Remarks by the Vice President with Baltic Leaders in a JPA

Kadriorg Palace Tallinn, Estonia

11:15 A.M. EE EST

THE VICE PRESIDENT:  President Kaljulaid, thank you for your warm welcome and the hospitality you have shown to me and my family.  And to you, to President Vējonis, and, to President Grybauskaitė, it is an honor to be with you today with the leaders of the Baltic States. 

And it’s my great privilege to be here today to bring a very simple message from the President of the United States of America, President Donald Trump. 

President Trump sent me here to:  We are with you.  We stand with the people and nations of Estonia, Latvia, and Lithuania — and we always will.

Next year marks the 100th anniversary of the birth of freedom for all three of your nations, but for most of this past century, you had to fight to reclaim your independence and your sacred birthright of liberty.

The United States proudly stood with you as you labored under Communist occupation.  Through all the decades, we refused to recognize the Baltic States as part of the Soviet Union.

When you raised your voices in the Singing Revolution, we joined the chorus from afar for liberty.  When you joined your hands in the Baltic Way, we reached out from across the world.

And the people of the United States believed, with you, that the Baltic States would one day reclaim your rightful place among the community of free and sovereign nations — and so you did.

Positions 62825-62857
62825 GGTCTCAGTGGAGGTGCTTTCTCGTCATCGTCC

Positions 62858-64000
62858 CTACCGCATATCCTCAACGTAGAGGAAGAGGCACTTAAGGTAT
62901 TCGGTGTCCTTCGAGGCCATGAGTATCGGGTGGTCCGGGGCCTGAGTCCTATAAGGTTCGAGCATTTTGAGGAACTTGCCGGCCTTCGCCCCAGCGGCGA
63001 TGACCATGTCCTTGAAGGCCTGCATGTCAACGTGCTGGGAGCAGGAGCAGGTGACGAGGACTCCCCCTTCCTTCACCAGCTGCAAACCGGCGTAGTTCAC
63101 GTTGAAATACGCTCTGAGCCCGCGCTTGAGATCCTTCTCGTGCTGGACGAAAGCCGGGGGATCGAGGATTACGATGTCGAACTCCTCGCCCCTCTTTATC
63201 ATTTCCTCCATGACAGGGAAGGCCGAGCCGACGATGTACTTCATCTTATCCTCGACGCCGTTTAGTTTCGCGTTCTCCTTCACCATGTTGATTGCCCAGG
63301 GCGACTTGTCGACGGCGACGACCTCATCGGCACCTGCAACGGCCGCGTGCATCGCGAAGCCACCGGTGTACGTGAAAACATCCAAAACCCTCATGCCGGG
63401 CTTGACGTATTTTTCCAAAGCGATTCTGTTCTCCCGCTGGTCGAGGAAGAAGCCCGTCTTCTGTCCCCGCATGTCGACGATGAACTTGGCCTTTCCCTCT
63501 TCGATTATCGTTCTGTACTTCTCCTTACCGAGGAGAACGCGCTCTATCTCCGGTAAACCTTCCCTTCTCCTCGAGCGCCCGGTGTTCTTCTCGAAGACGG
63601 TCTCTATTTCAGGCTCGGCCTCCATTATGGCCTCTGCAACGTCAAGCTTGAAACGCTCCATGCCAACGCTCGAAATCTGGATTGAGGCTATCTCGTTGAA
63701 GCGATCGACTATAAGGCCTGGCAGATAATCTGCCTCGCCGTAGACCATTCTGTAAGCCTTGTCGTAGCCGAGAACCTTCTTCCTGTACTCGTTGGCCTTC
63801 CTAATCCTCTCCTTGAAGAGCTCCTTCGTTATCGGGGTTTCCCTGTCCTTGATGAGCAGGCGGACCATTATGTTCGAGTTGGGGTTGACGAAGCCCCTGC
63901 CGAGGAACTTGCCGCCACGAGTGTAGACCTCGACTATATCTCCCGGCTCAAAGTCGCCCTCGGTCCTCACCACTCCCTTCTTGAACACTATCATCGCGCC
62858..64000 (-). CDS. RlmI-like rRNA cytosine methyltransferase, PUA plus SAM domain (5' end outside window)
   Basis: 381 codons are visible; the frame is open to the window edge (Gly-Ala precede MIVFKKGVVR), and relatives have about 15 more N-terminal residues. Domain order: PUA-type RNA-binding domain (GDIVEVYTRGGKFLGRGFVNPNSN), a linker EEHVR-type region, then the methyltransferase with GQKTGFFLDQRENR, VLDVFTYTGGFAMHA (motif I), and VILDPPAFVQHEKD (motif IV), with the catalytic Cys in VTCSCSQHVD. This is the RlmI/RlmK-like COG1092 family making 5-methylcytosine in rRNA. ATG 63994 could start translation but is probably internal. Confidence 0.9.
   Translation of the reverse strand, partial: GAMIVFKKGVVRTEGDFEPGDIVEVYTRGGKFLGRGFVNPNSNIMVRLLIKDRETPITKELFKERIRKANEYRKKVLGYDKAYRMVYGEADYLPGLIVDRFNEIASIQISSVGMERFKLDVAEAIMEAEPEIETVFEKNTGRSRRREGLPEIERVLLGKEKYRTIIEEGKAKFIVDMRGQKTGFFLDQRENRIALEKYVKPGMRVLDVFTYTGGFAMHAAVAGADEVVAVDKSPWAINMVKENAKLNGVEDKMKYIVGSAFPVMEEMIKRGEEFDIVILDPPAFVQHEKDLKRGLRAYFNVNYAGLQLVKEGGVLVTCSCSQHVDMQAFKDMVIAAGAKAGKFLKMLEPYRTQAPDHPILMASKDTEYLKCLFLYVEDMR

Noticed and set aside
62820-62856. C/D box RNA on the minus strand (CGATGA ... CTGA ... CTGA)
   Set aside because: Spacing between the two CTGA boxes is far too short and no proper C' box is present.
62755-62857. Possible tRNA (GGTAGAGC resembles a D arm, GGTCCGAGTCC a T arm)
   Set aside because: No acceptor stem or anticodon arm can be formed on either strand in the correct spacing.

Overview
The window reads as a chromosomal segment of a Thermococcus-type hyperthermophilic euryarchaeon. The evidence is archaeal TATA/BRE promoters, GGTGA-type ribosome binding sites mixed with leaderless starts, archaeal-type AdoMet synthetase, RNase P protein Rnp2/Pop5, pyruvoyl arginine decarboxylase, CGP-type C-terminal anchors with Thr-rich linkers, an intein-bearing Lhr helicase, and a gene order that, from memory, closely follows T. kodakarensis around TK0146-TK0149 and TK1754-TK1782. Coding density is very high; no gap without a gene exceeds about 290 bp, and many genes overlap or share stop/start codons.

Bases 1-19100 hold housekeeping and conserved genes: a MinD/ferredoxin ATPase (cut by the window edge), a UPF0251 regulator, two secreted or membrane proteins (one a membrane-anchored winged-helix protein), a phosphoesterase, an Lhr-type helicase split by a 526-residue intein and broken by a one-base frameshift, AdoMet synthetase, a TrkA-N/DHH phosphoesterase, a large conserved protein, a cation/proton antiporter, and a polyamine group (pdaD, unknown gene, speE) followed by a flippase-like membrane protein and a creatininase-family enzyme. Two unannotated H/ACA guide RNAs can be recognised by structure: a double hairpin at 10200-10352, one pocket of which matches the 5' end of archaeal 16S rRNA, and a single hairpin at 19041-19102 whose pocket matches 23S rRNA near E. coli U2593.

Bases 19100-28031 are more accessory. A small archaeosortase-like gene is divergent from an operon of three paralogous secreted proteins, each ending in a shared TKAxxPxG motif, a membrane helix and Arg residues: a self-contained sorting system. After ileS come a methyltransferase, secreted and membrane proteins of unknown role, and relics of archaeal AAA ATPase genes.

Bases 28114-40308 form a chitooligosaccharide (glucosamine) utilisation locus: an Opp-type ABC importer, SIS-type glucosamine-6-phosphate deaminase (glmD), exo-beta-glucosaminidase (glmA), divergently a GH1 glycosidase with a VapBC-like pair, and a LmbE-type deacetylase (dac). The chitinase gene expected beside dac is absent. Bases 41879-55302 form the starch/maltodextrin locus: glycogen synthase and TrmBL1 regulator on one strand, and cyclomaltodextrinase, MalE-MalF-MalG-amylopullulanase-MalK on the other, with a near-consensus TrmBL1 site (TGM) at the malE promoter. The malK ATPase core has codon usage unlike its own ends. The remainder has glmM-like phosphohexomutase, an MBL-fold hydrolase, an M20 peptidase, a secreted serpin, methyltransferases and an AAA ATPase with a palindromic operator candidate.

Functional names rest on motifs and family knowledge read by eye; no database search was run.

Today, you have achieved that goal — and more — by acceding to the European Union and the North Atlantic Treaty Organization.

It’s a particular honor to be here in Estonia with the advent of your presidency of the Council of the European Union.  The United States joined you in your call, in your leadership role in the EU for stronger internal security and external borders, a more robust partnership between the EU and NATO, and increased European defense spending.

And as I told these three Presidents, President Trump and I applaud each of their unwavering commitment to our NATO Alliance. 

Estonia is one of only five nations to meet its obligation to spend a minimum of 2 percent of their gross domestic product on defense; and Latvia and Lithuania, I’m pleased to note, will meet this goal by the end of 2018.

The Baltic States are leading by example but are also contributing mightily to international security.  

You’re members of the Global Campaign to Defeat ISIS, and at this moment I say with gratitude, all three of your nations are participating in NATO’s Resolute Support mission in Afghanistan.  The people of the United States thank you and your people, and we mourn for the 14 Estonian, Latvian, and Lithuanian heroes who have given their lives in the cause of freedom.

In just a few short hours, the four of us will meet with members of the Armed Forces of the United States, Estonia, the United Kingdom, and France — all of whom stand guard in this region through NATO’s Enhanced Forward Presence initiative.

We stand together, here and across the world, because we know that a strong and united NATO is more necessary today than at any point since the collapse of communism a quarter-century ago.  And no threat looms larger in the Baltic States than the specter of aggression from your unpredictable neighbor to the east.